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HRC calls for consultation on fire at will

Written By: - Date published: 4:17 pm, December 10th, 2008 - 18 comments
Categories: national/act government - Tags: ,

This just in: the Human Rights Commission has called for the fire at will bill to be put to select committee:

The Human Rights Commission has urgently requested the Government to reconsider its decision not to allow the 90-day bill to go to a select committee.

“Rushed legislation is potentially risky legislation and this is a fundamental change to employment law which requires serious consideration,” said Equal Employment Opportunities Commissioner, Dr Judy McGregor.

In letters to the Ministers of Labour and Justice, the Commission said “The select committee process is an important check and balance where both employers and employee rights can be debated in a measured way. Submissions to select committees reinforce democratic principles of transparency, participation and accountability.”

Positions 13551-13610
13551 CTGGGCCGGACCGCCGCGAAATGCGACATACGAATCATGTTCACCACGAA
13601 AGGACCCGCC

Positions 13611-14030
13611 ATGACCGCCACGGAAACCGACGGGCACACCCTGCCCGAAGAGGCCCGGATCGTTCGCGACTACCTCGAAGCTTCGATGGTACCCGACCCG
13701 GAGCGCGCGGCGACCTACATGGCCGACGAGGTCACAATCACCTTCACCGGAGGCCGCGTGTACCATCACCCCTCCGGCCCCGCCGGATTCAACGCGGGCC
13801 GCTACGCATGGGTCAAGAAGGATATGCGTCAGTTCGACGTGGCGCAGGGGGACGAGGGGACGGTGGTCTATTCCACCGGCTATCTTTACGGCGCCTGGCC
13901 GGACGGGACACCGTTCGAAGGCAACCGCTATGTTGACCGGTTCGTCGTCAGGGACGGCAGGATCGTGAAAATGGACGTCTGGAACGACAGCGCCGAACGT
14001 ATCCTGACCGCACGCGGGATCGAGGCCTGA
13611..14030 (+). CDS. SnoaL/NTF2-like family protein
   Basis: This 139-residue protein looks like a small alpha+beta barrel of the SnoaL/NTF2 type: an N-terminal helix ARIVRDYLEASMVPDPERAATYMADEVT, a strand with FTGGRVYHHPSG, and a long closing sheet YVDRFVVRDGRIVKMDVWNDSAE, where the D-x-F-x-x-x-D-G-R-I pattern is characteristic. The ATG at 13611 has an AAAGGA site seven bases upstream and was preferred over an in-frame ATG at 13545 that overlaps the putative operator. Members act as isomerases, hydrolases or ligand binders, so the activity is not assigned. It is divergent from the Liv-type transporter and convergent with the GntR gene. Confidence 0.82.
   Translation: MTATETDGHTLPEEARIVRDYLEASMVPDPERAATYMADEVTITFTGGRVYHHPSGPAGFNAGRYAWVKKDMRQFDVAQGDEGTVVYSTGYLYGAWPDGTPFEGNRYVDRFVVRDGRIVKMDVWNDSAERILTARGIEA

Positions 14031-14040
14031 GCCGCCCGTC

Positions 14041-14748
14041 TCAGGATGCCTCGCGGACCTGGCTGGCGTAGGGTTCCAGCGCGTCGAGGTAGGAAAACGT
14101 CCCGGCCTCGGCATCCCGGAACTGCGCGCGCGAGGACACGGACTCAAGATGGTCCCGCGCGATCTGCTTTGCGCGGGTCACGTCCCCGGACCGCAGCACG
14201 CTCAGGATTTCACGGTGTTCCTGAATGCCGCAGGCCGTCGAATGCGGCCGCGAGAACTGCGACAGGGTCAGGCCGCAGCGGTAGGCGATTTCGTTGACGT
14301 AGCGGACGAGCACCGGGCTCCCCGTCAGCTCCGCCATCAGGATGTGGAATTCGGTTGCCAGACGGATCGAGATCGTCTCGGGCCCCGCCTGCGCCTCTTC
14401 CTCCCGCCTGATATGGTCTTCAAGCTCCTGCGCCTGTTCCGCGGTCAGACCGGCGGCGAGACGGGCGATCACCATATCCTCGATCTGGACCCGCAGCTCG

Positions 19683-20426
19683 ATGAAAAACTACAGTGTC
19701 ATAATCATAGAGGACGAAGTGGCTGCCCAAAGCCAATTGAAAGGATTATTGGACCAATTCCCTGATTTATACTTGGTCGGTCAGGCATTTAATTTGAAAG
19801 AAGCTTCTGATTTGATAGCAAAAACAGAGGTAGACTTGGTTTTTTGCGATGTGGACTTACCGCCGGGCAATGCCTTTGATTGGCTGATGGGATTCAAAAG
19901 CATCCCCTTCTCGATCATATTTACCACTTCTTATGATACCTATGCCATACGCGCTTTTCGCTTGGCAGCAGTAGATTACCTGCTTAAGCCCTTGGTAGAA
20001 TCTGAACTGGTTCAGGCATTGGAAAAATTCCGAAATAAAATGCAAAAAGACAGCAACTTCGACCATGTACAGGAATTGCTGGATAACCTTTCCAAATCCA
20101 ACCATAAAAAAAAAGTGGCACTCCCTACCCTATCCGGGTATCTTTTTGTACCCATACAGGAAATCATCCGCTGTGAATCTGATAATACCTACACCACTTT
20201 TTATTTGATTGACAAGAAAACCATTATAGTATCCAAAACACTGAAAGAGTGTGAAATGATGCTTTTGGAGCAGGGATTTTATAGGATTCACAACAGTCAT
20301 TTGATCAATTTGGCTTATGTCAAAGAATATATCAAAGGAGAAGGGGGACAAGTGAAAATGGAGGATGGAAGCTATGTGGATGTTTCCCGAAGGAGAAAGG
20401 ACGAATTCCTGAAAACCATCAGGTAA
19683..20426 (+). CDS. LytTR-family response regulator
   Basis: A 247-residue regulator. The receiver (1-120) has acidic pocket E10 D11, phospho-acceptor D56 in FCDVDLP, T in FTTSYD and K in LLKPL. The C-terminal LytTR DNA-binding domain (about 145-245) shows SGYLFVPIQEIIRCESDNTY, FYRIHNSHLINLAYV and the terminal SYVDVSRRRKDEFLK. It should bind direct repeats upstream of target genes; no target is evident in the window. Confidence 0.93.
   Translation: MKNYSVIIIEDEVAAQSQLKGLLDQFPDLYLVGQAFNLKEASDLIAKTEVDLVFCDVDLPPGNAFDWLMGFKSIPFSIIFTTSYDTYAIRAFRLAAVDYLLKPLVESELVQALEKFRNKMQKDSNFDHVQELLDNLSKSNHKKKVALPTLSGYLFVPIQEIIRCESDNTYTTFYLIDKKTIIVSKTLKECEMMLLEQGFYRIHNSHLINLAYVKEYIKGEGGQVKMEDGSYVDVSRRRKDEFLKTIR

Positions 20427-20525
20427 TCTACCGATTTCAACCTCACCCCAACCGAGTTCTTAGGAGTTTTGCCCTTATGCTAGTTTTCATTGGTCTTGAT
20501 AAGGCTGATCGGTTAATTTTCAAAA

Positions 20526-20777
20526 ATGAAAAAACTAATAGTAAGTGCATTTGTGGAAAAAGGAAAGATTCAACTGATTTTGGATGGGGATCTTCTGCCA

Some readers may recall the fuss the right made about the HRC’s issues with the Electoral Finance Bill (and continued to make even once the HRC said it was happy with the Bill after it was amended).

I wonder if they’ll now take up the HRC’s advice on National and Act’s abuse of process with the same gusto?

18 comments on “HRC calls for consultation on fire at will ”

  1. sweetd 1

    But the bill is not rushed, there has been plenty of discussion in it already. Refer to it already going through select committee and having changes made. This is not the same as the EFA with its 1000 amendments.

  2. Tane 2

    sweetd, no one believes that. Try answering the quesitons I asked about the changes to the bill here. Face it, the HRC has called the Government on its shit. Now’s the time to show some humility and allow a proper debate on the bill.

  3. atavism 3

    So, anyone with some photo shop skills want to have some fun:

  4. sweetd 4